But again, at this hour, people both in Central and Northeast Pennsylvania waking up to this.
CAMEROTA: Gosh. That destruction behind you is incredible, Polo. Please keep us posted there.
Meanwhile, President Trump preparing for a potential interview with Special Counsel Robert Mueller. CNN learning the president's legal team is hoping to sit down with the president as soon as this week to get their strategy in motion.
CNN's Abby Phillip is live at the White House with this angle. Abby, what's happening?
ABBY PHILLIP, CNN WHITE HOUSE CORRESPONDENT: Well, good morning, Alisyn.
President Trump, when he was on his way back from that summit with Kim Jong-un in Singapore, made a number of phone calls, including about the summit to lawmakers but also to his lawyers to talk about what might be next with the special counsel probe.
Meanwhile, all of this is happening while the president's longtime personal lawyer, Michael Cohen, faces some legal battles of his own.
GIULIANI: All of us know he shouldn't testify unless we get everything we want and he wants.
PHILLIP (voice-over): President Trump's legal team gearing up for a potential showdown with special counsel Robert Mueller over whether President Trump will sit down for an interview with investigators.
GIULIANI: We should get it done in the next week or two. Get a decision done. Which means then we go to battling over a subpoena or getting him ready to -- for a small, tailored, limited interview.
PHILLIP: Rudy Giuliani telling CNN that the legal team is eager to get the president's input, now that he's home from Singapore in anticipation of a meeting with the special counsel later this week or next.
UNIDENTIFIED MALE: Have you changed your mind at all about being willing to sit with Robert Mueller?
TRUMP: I would love to speak. I would love to. Nobody wants to speak more than me.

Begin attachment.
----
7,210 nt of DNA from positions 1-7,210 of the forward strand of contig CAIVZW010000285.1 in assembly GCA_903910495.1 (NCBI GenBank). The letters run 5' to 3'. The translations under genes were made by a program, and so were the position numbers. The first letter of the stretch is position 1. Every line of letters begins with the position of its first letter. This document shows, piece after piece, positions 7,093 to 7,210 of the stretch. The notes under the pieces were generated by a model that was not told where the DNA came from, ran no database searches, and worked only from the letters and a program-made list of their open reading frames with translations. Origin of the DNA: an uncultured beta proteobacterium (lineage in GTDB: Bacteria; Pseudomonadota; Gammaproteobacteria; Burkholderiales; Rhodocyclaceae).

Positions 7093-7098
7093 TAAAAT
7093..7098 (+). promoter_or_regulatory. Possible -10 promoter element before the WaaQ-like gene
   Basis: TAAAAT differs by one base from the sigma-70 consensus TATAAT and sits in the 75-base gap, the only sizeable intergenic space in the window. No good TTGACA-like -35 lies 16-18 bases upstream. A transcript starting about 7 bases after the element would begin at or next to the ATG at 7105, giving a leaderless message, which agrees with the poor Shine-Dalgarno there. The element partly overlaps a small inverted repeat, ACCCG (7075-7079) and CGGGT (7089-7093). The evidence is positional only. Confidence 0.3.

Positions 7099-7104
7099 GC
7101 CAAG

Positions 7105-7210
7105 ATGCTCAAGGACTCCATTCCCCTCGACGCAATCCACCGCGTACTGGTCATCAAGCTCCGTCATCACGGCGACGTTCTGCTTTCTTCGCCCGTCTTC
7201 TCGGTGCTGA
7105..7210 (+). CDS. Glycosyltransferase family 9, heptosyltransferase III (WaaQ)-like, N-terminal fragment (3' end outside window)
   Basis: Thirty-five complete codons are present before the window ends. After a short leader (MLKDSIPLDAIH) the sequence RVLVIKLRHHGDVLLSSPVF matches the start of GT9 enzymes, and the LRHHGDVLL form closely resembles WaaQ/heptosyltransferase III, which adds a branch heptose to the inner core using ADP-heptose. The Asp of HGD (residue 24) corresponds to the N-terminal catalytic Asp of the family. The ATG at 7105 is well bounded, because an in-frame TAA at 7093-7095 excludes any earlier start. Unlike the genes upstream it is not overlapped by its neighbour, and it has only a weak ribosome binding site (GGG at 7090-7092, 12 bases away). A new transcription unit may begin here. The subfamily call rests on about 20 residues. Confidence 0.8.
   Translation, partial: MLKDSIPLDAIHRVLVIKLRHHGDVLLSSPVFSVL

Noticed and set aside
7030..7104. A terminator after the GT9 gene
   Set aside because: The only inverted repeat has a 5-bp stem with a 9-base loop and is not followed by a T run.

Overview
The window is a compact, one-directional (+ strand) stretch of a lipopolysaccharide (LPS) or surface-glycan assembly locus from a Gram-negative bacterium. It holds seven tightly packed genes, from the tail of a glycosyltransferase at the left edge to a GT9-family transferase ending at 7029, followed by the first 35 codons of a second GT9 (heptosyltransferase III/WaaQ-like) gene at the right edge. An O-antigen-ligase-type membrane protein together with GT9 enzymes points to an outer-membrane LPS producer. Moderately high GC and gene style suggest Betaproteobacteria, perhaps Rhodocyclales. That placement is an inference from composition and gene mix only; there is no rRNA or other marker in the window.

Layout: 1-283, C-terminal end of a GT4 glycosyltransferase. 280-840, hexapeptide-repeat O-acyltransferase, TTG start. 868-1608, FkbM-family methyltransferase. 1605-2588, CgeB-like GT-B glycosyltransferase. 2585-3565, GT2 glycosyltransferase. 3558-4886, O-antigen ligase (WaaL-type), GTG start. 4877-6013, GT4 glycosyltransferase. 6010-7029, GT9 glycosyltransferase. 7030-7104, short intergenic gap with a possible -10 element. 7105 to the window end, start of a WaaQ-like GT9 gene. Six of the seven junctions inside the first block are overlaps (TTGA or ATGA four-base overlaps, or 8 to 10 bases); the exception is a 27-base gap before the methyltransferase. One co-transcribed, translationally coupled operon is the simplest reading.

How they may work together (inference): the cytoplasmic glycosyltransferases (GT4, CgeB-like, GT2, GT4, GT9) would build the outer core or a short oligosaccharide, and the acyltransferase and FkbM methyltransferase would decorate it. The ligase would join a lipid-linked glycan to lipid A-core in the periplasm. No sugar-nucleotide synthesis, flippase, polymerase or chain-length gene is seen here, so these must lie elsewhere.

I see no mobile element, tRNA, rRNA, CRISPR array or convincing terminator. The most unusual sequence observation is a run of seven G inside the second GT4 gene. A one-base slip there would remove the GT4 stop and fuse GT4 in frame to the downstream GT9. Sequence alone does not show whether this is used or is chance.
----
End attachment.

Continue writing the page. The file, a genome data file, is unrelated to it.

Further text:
PHILLIP: This as the president's long-time former lawyer, Michael Cohen, prepares for a potential legal battle of his own. Cohen is at the center of a New York-based criminal investigation into its financial dealings, including a payment to porn star Stormy Daniels on President Trump's behalf just days before the 2016 election.
UNIDENTIFIED MALE: Do you think the president still has your back?
PHILLIP: A source tells CNN that Cohen would not be shocked if he was indicted. Cohen has split with his legal team, and a separate source says he spent Wednesday meeting with at least three firms with experience in the Southern District of New York, which is handling the probe.
CNN is told that money is also a big part of Cohen's consideration.
MICHAEL COHEN, ATTORNEY FOR DONALD TRUMP: They say I'm Mr. Trump's bit pull, that I am his -- I'm his right-hand man.
[06:05:05] PHILLIP: The legal shakeup sparking concern that Mr. Trump's fixer could flip on his longtime client, with one Trump ally remarking Cohen is facing the end of a barrel.
UNIDENTIFIED MALE: A lot of talk about you flipping. Any possibility for that now?
UNIDENTIFIED MALE: Giuliani insisting that Cohen is not cooperating with investigators.
GIULIANI: I checked into this last night. It's not so. He's not cooperating. Nor do we care, because the president did nothing wrong.
PHILLIP: As recently as Friday, President Trump would not rule out a potential pardon for Cohen.
TRUMP: I haven't even thought about it. I haven't even thought. I haven't thought about any of it.
UNIDENTIFIED FEMALE: But you're not ruling it out?
TRUMP: It's far too early to be thinking about that.
UNIDENTIFIED FEMALE: But you're not going to rule it out?
TRUMP: They haven't been convicted of anything. There's nothing to pardon.
PHILLIP: Now today is President Trump's birthday, and he has nothing public on his schedule today. But he might be receiving a gift in the form of the long-awaited inspector general report on the FBI's handling of the Clinton investigation -- John.
BERMAN: All right. Abby Phillip at the White House. We'll be watching that very closely.
Happening now, Secretary of State Mike Pompeo, in Beijing after reassuring allies in South Korea about what took place during the Singapore summit. The secretary expected to brief Chinese officials and lay out the next steps for North Korea's denuclearization.